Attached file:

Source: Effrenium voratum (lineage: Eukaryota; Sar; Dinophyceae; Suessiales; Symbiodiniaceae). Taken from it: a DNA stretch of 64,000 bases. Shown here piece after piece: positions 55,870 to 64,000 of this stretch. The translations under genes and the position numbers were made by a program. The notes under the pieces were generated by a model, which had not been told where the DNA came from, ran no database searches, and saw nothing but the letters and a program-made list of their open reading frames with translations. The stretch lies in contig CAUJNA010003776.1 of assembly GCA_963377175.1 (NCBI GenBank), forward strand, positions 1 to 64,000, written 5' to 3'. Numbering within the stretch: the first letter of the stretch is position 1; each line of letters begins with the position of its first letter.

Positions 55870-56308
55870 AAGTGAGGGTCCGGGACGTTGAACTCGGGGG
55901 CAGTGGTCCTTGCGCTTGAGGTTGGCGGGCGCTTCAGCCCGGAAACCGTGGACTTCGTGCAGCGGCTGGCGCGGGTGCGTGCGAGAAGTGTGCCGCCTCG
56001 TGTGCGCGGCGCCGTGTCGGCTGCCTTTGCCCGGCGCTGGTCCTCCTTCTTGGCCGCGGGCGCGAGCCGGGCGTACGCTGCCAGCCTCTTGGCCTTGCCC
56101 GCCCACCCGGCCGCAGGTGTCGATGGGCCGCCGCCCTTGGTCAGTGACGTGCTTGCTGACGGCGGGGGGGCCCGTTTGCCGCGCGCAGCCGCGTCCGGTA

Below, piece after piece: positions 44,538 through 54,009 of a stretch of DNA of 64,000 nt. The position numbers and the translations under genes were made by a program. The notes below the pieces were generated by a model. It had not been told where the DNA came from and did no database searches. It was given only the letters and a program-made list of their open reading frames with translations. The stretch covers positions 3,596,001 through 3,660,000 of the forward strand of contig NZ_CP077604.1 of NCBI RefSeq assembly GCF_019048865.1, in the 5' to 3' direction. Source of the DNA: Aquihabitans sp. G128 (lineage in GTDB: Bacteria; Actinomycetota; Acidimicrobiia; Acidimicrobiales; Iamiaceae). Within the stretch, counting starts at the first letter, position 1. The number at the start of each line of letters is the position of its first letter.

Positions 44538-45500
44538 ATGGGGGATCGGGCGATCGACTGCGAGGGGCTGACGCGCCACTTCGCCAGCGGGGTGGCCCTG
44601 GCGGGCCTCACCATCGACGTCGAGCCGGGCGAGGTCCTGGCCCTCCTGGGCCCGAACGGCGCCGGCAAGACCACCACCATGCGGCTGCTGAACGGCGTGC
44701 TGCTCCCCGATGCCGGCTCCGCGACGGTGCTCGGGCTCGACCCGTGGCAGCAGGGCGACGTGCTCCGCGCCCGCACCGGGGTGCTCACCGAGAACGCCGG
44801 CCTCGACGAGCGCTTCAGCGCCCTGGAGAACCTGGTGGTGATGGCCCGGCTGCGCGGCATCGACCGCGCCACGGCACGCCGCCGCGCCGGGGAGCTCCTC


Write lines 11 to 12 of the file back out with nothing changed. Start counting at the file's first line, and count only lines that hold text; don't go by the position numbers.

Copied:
44701 TGCTCCCCGATGCCGGCTCCGCGACGGTGCTCGGGCTCGACCCGTGGCAGCAGGGCGACGTGCTCCGCGCCCGCACCGGGGTGCTCACCGAGAACGCCGG
44801 CCTCGACGAGCGCTTCAGCGCCCTGGAGAACCTGGTGGTGATGGCCCGGCTGCGCGGCATCGACCGCGCCACGGCACGCCGCCGCGCCGGGGAGCTCCTC